Re: bounced mail
- From: Mike Muth <mike@xxxxxxxxxxxxxxxxxxx>
- Date: 4 Jan 2012 00:11:25 GMT
Sqwertz <swertz@xxxxxxxxxxxxxxxx> wrote:
On 2 Jan 2012 20:26:07 GMT, Mike Muth wrote:
That's certainly one possibility. The bandwidth issues could be
upstream of the news server. Usenet traffic has dropped off in
It has increased exponentially in the last 10 years.
Binary traffic has. Text groups have mostly declined.
so any established server should be able to handle the continuing
load without upgrades for anything but security.
Usenet servers are constantly increasing their storage space and
bandwidth (when available).
Binaries are driving that. Especially now that people are using more
wasteful .mkv encoding.
Of course, the
provider could be re-purposing equipment or simply failing to replace
items as they fail.
Uh, not likely unless you're tearing down your news service completely
(as was the case with ISP-based news servers 2-7 years ago).
People still use ISP-based news servers. They haven't gone away.
Another possibility is that they (or their connection provider) have
reduced their bandwidth.
It does indeed. A short while before AT&T got rid of their usenet
servers (around a dozen years ago), bandwidth was cut way back. Others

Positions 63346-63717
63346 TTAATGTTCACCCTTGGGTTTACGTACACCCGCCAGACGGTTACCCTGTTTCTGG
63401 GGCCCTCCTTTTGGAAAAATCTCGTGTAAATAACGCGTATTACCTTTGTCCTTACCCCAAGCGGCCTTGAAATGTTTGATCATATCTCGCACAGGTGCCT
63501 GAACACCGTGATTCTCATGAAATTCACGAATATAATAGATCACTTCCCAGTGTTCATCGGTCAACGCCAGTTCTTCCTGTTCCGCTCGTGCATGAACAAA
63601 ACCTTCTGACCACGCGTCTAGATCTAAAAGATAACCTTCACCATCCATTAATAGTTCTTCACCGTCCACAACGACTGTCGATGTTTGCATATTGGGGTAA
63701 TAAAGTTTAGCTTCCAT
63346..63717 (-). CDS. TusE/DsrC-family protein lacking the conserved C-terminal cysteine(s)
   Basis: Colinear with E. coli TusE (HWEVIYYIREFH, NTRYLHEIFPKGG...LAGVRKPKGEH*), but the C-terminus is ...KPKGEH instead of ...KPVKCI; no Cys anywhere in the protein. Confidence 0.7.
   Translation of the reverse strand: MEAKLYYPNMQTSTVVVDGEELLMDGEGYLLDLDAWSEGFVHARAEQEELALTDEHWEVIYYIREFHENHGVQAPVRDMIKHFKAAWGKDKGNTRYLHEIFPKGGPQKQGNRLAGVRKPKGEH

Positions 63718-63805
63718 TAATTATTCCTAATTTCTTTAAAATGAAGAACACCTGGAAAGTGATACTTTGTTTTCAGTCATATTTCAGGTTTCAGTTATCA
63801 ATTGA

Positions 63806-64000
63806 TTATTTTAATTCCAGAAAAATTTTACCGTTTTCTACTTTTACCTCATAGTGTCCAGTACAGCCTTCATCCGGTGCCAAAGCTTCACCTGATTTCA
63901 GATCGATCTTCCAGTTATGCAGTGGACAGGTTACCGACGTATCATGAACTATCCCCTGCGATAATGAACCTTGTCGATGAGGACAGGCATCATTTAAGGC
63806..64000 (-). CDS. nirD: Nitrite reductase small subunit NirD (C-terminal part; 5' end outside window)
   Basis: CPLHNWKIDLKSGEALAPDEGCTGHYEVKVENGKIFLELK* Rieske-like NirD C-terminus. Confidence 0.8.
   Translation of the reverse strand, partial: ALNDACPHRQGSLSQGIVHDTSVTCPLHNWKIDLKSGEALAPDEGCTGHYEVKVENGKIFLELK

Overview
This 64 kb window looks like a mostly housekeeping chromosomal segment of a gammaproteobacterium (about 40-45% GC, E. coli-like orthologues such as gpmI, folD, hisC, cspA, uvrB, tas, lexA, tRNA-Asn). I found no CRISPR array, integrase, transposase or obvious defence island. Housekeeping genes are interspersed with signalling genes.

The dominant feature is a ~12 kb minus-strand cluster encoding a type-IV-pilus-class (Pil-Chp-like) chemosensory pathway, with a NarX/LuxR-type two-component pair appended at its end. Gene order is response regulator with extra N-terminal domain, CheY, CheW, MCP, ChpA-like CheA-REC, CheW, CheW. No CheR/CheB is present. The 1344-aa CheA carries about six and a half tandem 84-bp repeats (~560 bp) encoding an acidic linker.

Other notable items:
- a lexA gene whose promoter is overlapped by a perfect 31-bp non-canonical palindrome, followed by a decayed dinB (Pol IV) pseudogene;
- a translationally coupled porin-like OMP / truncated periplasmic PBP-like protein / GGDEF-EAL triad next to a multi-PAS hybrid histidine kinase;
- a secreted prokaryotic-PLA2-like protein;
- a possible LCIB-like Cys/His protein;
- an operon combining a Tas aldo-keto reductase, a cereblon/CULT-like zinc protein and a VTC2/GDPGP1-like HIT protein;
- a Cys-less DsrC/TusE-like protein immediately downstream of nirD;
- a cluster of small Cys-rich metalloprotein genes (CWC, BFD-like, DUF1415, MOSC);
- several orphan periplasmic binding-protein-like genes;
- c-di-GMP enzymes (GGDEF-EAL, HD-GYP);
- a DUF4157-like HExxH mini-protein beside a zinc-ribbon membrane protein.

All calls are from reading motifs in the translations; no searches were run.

have done the same thing. Providers prioritize traffic. Usenet is not
up there and that has the same effect as cutting bandwidth.
I've been places where all nntp traffic was blocked by firewalls. My
provider did that. It wasn't for lack of bandwidth, either. We had 6
gigabits of bandwidth for unclassified traffic - for around 2,000
Commercially, large providers would prefer that people buy their
downloads, so they discourage usenet
Still, Usenet doesn't need that much bandwidth.
I don't what planet you live on, but that is completely false.
Why do you think most people now have to PAY for usenet whereas
previously it was free?
It was free when it was bundled by ISPs, provided by corporations,
univesities and DARPA, or subsidized like individual.net was. There
have been pay for use usenet servers for at least 20 years. I've been
using one for 17 years.
You are totally forgetting Usenet is a huge binary repository for
downloading and uploading. There is more bandwidth and storage
required every day compared to the previous day.
No, I'm not. I was addressing text traffic only.
At it's peak
popularity, much of Usenet's traffic was carried over 64k circuits.
That much bandwidth would be more than enough today
Can we quote you on that?
Since I was talking about text traffic, yes.
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